- Use — Easily break off the needed amount of garlic.
What is frozen garlic good for?
Freezing your Edn farms garlic is a much healthier, and more flavorful, option than using traditional methods of preparing the common supermarket garlic. Frozen garlic may lose its original firm and crunchy texture, but the outstanding flavor and health benefits remain.
You can still have quality, and you don’t have to sacrifice it for convenience.
Here are more reasons why frozen garlic is a good thing to have in your freezer:
- Frozen is a better alternative to jarred, ready-made chopped garlic and other types of processed garlic. It’s healthier and tastes much better.
- Avoid wasting garlic by freezing it, saving you time on future preparations, and saving you money.
- Besides being healthier, compared to store-bought garlic, frozen garlic lacks the sharp taste that comes with most jarred garlic products.
- Having frozen garlic is convenient; you can easily throw it in your recipes and dishes without having to peel or slice fresh garlic.
Does freezing garlic destroy allicin?
Allicin is a compound produced by fresh garlic once it is crushed or chopped, but does freezing garlic destroys allicin? The answer is no. Freezing garlic is a method to keep the health benefits of garlic intact for longer.
Allicin has been proven to reduce inflammation and offers various other antioxidant benefits.
Here is a way to keep the health benefits of garlic intact:
- Prepare your fresh garlic by injuring the garlic. Crush, cut, or prepare a paste and let it sit in the open air for 10 minutes (see our “10 and 2” rule).
- Store it in a freezer-safe container as described above.
- Allicin, once formed, freezes stable.
Can Roasted Garlic be frozen?
Answer: Absolutely YES! It is just fine to freeze roasted garlic and then thaw or warm for later enjoyment. We keep frozen roasted garlic on hand for convenience when preparing recipes like our famous Roasted Romanian Red Creamy Alfredo Sauce. But there's a big rule that should not be forgotten: Do Not roast once frozen garlic. Plump garlic cloves contain water and when water freezes it expands. The expansion disrupts the clove's cellular structure and does not benefit the roasting process.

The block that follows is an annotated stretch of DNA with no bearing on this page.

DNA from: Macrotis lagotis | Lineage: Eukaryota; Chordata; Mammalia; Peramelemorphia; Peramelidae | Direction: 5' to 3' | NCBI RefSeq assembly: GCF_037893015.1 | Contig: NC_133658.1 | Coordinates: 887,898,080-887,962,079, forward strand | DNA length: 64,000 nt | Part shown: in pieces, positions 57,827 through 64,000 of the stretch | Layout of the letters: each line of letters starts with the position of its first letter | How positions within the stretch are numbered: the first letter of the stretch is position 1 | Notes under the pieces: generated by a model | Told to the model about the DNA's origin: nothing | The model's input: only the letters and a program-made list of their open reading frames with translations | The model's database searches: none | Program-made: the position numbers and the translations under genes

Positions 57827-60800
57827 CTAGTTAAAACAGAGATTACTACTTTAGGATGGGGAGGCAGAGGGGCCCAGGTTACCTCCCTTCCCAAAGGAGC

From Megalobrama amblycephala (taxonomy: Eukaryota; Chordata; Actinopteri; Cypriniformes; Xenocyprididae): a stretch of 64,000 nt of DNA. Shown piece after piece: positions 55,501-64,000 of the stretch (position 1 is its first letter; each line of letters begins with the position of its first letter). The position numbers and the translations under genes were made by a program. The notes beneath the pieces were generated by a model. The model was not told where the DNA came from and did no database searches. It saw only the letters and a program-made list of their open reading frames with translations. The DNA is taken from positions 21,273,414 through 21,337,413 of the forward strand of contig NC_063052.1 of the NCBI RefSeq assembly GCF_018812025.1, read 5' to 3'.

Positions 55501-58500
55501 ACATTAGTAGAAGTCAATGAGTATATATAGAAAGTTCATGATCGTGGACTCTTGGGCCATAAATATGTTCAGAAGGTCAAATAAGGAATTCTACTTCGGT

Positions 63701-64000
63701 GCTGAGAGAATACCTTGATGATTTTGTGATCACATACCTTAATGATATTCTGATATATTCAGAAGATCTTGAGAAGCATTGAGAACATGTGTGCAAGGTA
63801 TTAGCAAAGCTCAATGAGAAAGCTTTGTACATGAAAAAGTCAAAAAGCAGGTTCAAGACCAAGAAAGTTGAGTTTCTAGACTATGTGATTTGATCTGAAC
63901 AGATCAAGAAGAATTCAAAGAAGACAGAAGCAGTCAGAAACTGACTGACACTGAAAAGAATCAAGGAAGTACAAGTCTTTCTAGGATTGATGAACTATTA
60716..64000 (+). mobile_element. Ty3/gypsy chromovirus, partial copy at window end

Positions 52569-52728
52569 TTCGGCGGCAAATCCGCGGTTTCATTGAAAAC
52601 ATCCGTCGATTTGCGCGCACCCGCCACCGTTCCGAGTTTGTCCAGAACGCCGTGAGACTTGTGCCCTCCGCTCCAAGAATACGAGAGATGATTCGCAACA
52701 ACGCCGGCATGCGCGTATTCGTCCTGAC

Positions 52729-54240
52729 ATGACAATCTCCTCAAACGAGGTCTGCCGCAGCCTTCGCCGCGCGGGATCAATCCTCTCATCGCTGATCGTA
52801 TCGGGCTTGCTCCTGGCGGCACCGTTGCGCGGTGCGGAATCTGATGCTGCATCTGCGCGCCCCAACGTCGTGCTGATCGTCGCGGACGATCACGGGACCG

What is Garlic Sorbet?
Garlic Sorbet is one of our favorite concoctions. Here is how we make it:
- Prepare garlic in a blender or processor as if making a paste.
- For every 1 part of garlic; Add 2.5 parts of your favorite cooking oil and blend together thoroughly. (At this ratio, the oil will keep the mixture from freezing solid and it will remain scoop-able.)
- We have now started adding an optional shot of vodka to the mixture to help keep the sorbet scoopable.
- Pour the mixture into a freezer-safe airtight container leaving a ½ inch of headspace.
- Freeze immediately.
- Scoop out and use or cook immediately, do not allow to sit out because “non-thoroughly dehydrated” garlic mixed or covered with oil (as with any low-acid vegetable) can form Clostridium botulinum.
Can you get botulism from garlic?
Yes, improperly prepared garlic can cause botulism. This is why when coating garlic with oil, it’s important to swiftly place it in freezers as soon as possible. Garlic is a low-acid food; when placed in oil, its surrounding environment will lack oxygen, creating a perfect growing condition for clostridium botulinum: the bacterium responsible for producing a botulism-causing toxin. Botulism can be fatal. If the botulism toxin develops in the garlic and is consumed, death can occur in a few days without proper medical intervention.
When using frozen garlic, always use it right away in the dish you’re preparing. It is best not to ever let it stand for a long time at room temperature. This is stated guidelines by the USDA on garlic in oil: Research performed by the University of Georgia confirmed that mixtures of garlic in oil stored at room temperature are at risk for the development of botulism.
No matter how your freeze garlic:
No matter what type of garlic you freeze, unpeeled garlic bulbs, minced or chopped garlic, be sure to seal it in an appropriate container, ensuring the garlic's wonderful aroma can be sealed and not mixed with other freezer items. Remember, make sure to not leave the garlic at room temperature for too long.